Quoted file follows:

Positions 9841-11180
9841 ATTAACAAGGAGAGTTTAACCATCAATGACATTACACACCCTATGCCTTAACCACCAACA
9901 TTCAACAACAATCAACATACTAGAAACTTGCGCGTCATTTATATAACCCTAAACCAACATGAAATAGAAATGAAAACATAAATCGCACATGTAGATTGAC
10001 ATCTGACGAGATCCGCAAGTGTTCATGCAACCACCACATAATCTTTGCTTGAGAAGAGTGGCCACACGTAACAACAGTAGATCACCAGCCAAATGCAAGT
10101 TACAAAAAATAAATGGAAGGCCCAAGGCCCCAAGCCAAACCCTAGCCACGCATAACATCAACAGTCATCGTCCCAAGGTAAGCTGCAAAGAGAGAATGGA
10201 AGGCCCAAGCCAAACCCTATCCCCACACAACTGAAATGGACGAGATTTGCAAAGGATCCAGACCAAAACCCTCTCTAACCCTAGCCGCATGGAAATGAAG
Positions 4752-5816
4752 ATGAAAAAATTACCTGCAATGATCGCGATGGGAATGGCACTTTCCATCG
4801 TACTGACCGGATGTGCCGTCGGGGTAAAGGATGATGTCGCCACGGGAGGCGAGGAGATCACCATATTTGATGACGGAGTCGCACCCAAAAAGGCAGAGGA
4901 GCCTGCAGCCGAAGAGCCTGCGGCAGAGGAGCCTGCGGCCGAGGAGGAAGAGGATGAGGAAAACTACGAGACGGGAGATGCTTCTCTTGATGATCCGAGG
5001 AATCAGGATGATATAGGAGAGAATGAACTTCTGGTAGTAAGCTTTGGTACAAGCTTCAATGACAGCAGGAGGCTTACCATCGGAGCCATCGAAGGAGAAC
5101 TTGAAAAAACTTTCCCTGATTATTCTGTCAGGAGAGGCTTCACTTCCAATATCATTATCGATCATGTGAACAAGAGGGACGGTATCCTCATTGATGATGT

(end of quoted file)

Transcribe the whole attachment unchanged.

Positions 9841-11180
9841 ATTAACAAGGAGAGTTTAACCATCAATGACATTACACACCCTATGCCTTAACCACCAACA
9901 TTCAACAACAATCAACATACTAGAAACTTGCGCGTCATTTATATAACCCTAAACCAACATGAAATAGAAATGAAAACATAAATCGCACATGTAGATTGAC
10001 ATCTGACGAGATCCGCAAGTGTTCATGCAACCACCACATAATCTTTGCTTGAGAAGAGTGGCCACACGTAACAACAGTAGATCACCAGCCAAATGCAAGT
10101 TACAAAAAATAAATGGAAGGCCCAAGGCCCCAAGCCAAACCCTAGCCACGCATAACATCAACAGTCATCGTCCCAAGGTAAGCTGCAAAGAGAGAATGGA
10201 AGGCCCAAGCCAAACCCTATCCCCACACAACTGAAATGGACGAGATTTGCAAAGGATCCAGACCAAAACCCTCTCTAACCCTAGCCGCATGGAAATGAAG
Positions 4752-5816
4752 ATGAAAAAATTACCTGCAATGATCGCGATGGGAATGGCACTTTCCATCG
4801 TACTGACCGGATGTGCCGTCGGGGTAAAGGATGATGTCGCCACGGGAGGCGAGGAGATCACCATATTTGATGACGGAGTCGCACCCAAAAAGGCAGAGGA
4901 GCCTGCAGCCGAAGAGCCTGCGGCAGAGGAGCCTGCGGCCGAGGAGGAAGAGGATGAGGAAAACTACGAGACGGGAGATGCTTCTCTTGATGATCCGAGG
5001 AATCAGGATGATATAGGAGAGAATGAACTTCTGGTAGTAAGCTTTGGTACAAGCTTCAATGACAGCAGGAGGCTTACCATCGGAGCCATCGAAGGAGAAC
5101 TTGAAAAAACTTTCCCTGATTATTCTGTCAGGAGAGGCTTCACTTCCAATATCATTATCGATCATGTGAACAAGAGGGACGGTATCCTCATTGATGATGT